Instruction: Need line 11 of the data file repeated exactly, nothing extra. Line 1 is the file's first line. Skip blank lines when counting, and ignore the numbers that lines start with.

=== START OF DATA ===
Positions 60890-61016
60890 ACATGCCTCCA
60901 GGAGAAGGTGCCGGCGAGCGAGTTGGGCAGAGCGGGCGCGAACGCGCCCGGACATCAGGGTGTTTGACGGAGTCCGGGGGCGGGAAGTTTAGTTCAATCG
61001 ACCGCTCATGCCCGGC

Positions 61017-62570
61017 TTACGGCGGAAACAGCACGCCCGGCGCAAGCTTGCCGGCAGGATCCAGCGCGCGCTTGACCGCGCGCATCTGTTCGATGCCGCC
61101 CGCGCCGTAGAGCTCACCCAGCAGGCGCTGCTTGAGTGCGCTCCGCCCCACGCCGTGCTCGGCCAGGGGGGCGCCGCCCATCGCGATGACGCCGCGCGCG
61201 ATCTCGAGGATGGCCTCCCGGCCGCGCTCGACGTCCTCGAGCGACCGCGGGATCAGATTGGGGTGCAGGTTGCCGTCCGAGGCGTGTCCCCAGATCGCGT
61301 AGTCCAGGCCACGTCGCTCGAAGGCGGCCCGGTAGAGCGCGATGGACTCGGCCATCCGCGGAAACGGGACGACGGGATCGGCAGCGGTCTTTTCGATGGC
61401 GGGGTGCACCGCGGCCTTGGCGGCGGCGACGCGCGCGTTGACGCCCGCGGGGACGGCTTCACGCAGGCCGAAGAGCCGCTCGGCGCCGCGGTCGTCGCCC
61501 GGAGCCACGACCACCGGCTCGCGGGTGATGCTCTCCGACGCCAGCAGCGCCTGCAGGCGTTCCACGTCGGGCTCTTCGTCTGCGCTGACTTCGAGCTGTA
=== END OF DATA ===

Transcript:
61501 GGAGCCACGACCACCGGCTCGCGGGTGATGCTCTCCGACGCCAGCAGCGCCTGCAGGCGTTCCACGTCGGGCTCTTCGTCTGCGCTGACTTCGAGCTGTA